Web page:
Cover Story

Court's Eye for the married guy

"Court's Eye for the married guy" Continued...

Issue: "Gay marriage backlash," Dec. 6, 2003

Why is a constitutional amendment necessary when 37 states and the U.S. Congress have in recent years passed "DOMA" (Defense of Marriage Act) laws that define marriage along traditional lines? First, the federal DOMA, signed into law by President Clinton, cannot prevent activist state judges from interpreting their own constitutions to allow same-sex marriage, as in Goodrich-or at least to confer marital benefits on homosexual couples, as in Baker, a 2000 case in Vermont. Second, according to AFM, the federal DOMA does not prevent states from recognizing foreign same-sex marriages. Third, loose constructionist U.S. Supreme Court justices down the road could follow the path of their Massachusetts counterparts and turn established marital law upside down.

Leading up to the Goodrich decision, 96 members of Congress had co-sponsored AFM's marriage amendment. Within days after Goodrich, 11 more lawmakers quickly signed on. "A lot of people didn't realize the gravity of the situation" until after the court decision, said Rep. Mike McIntyre (D-N.C.), an original co-sponsor. "Sometimes it takes something like this to jolt people into action." H.J. Res. 56 co-sponsors include seven other Democrats: Lincoln Davis (Tenn.); Ralph Hall (Texas); Ken Lucas (Ky.); Collin Peterson (Minn.); Charles Stenholm (Texas); Gene Taylor (Miss.); and Rodney Alexander (La.).

Does AFM's amendment go far enough? American Family Association head Don Wildmon, who is "hopeful that the Massachusetts Supreme Court slapped American Christians in their face and woke them up," argues that AFM's amendment "would protect marriage in name only. Some people would argue with me on that." AFM's Mr. Daniels would: "It's our view that given what we know about the politics of this issue at the state level and in Congress, that it is not politically possible to take away the existing authority of state legislatures over questions of [marital] benefits. We do have a very real chance to amend the Constitution to save marriage, but we can only succeed if we work within the realm of what is politically viable."

Leaders of several conservative, pro-family groups, dubbed the "Arlington Group," have for months prior to the ruling met to hammer out strategies for dealing with the gay assault on traditional marriage. The consortium includes Family Research Council (FRC), Focus on the Family, Concerned Women for America, God's World Publications (the company that owns WORLD magazine), American Family Association, Empower America, Eagle Forum, and other groups. The leaders have discussed whether to craft a constitutional amendment that simply defines marriage as the union of a man and a woman, or whether to buttress it with language that would prohibit states from approving same-sex civil unions and domestic partnerships.

Tony Perkins, a former Louisiana lawmaker who in September took the helm of FRC specifically to fight for traditional marriage, said the consensus of the Arlington Group was to work "to get the strongest language possible"-but definitions of possible differ. As H.J. Res. 56 works its way through the House (Rep. McIntyre told WORLD he expects no action until early February), the Arlington Group is hoping GOP leaders will introduce their amendment in the Senate as soon as lawmakers return from holiday hiatus.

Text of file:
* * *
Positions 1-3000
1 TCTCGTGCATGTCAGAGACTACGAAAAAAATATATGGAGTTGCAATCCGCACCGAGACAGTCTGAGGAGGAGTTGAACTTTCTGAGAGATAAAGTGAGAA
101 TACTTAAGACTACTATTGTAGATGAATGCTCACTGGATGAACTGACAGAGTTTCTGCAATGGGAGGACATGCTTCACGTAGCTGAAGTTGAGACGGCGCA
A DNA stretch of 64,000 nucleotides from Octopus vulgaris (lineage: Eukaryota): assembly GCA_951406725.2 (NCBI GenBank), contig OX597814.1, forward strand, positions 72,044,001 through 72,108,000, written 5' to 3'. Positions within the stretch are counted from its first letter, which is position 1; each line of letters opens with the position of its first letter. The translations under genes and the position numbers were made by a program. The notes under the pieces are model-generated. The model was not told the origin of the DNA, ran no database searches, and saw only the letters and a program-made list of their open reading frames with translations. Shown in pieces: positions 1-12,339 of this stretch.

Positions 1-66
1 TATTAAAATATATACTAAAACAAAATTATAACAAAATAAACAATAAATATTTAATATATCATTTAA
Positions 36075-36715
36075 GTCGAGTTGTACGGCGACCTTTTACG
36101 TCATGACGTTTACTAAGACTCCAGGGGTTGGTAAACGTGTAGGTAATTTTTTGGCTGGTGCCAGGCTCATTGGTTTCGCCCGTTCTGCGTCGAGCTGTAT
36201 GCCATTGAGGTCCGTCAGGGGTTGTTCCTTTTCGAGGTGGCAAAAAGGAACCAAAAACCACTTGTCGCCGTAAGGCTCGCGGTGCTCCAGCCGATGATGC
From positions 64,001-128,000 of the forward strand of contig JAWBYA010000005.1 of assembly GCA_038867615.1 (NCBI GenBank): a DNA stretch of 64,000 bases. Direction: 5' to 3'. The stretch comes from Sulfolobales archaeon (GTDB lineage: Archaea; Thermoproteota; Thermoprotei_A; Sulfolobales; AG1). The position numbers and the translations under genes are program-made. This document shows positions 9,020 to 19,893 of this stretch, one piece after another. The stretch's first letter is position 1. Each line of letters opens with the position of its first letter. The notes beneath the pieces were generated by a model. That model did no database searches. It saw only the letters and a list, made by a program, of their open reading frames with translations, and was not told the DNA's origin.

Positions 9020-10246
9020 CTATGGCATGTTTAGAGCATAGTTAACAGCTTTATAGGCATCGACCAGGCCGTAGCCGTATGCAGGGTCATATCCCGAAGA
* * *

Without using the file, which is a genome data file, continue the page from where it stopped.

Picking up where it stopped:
Meanwhile, other groups are also working quickly. For example, the Union of Orthodox Jewish Congregations of America filed a friend-of-the-court brief in Goodrich and now is working with members of Congress on strategies for protecting traditional marriage. "We are not trying to be liberal or conservative, Republican or Democrat," said OU public-policy director Nathan Diament. "We are trying to translate Jewish tradition and values into the current context of public-policy discussion."

The U.S. Conference of Catholic Bishops (USCCB) is capturing the attention of parishioners with a Q & A pamphlet that educates lay people on the topic of gay marriage. The pamphlet reflects the strong statement affirming traditional marriage that the conference issued in November. "What people had previously presumed everyone understood as a general ethic is now called into question," USCCB spokesperson Sister Mary Ann Walsh said of the impact of Goodrich. "Twenty-five years ago, there was no question about redefining marriage. Now people need assistance formulating an understanding of the issue. The [Catholic] church wants to make sure people are educated."

Walter Fauntroy, founder and president of the National Black Leadership Round Table, wishes the "gay marriage" issue would just go away. A Democrat and 10-term former congressman from the District of Columbia who worked with Martin Luther King Jr., Mr. Fauntroy lives in inner-city D.C. and says, "I resent having to waste my time discussing it when there are people outside my door who don't have jobs." But discuss it he must, Mr. Fauntroy says, since the debate "merits a response from all people, conservatives and liberals, who are concerned about a civil society. The institution of marriage in human history has always been for the purpose of procreation and socialization." Two people of the same sex, he said, can't fill either bill.


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